Much later the sound of vehicle horn was heard and everybody rushed out of the house. The kids in the house zipped across the large playground in front of the house to the other side to see the van even before it reached the house. The sky blue “Matador” van came tumbling down the slope of the playground, chased by kids of various sizes and came to a halt at the doorstep. Children howled in excitement, the women of the house struggled to keep their happiness in control and the entire neighborhood stood waiting with glistening eyes for the TV to be taken out from the van.

The TV did finally come out and it was set up in the largest room of the house. The antennae was fitted on a long wooden stick, connected to the nearest socket board and then the TV flickered on. Sweets were distributed and the doors of the room were opened wide for everybody in the neighborhood to come in. Almost everybody in the small town came down to the extent that I almost felt that the jackals, elephants and the leopards in the nearby forest would also come down to witness the euphoria.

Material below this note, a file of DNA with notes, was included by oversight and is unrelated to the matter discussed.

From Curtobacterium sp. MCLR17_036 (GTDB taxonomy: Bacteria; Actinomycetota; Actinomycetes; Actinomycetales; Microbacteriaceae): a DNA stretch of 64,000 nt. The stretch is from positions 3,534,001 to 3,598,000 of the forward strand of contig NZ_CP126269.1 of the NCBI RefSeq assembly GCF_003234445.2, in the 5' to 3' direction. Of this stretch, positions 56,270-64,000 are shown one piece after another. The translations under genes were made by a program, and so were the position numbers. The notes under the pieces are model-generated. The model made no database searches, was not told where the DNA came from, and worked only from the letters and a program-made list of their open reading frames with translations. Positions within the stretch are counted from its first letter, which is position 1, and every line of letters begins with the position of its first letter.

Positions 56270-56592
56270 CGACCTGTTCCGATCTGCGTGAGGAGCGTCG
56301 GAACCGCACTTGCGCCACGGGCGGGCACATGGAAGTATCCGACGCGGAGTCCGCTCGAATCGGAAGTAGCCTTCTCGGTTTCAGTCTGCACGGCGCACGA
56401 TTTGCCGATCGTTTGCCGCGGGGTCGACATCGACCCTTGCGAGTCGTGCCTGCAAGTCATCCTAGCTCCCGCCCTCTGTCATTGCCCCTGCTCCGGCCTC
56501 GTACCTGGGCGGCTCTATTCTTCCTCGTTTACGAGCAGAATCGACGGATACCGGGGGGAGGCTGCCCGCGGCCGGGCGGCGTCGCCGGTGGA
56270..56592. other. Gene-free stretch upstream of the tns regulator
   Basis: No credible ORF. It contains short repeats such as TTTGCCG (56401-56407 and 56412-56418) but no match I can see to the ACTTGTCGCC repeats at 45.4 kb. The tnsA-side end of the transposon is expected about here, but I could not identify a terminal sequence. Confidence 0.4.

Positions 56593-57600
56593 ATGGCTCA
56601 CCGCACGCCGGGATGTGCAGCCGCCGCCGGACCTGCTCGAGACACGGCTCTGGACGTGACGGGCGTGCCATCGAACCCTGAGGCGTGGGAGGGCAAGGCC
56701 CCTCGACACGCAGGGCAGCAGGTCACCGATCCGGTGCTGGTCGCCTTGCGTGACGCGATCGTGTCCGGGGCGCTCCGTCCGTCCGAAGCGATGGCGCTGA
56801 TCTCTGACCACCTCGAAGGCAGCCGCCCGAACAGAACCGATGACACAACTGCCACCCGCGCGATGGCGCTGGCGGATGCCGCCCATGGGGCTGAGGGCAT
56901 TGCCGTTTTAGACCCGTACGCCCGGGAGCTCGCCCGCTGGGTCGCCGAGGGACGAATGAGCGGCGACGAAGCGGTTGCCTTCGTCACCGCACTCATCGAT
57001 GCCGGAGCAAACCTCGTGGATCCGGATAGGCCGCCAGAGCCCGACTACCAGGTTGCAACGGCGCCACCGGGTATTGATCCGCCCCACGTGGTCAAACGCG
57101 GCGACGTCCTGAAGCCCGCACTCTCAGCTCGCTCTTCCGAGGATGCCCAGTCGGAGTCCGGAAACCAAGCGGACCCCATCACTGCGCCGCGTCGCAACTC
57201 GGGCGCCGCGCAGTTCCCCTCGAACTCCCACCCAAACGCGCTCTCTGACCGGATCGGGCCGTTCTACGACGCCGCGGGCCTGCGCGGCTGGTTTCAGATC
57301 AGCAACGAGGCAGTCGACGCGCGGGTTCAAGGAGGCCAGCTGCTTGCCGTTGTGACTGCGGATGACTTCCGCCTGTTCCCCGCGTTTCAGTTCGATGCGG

For about 10 years or so since then, the house was open to neighbours from the nearby tribal hamlets to watch TV with us. The TV room was always jam packed. So much so that the actual inhabitants of the house barely found a place to sit. People of different age groups always made sure that they catch up  on the “Chitrahar” and the Sunday movies. Whenever electricity failed (which it often did), batteries were put to use! One of my uncles had a car battery charging unit. I guess the whatever he made in that business (if not more) was used up in charging the batteries for the TV.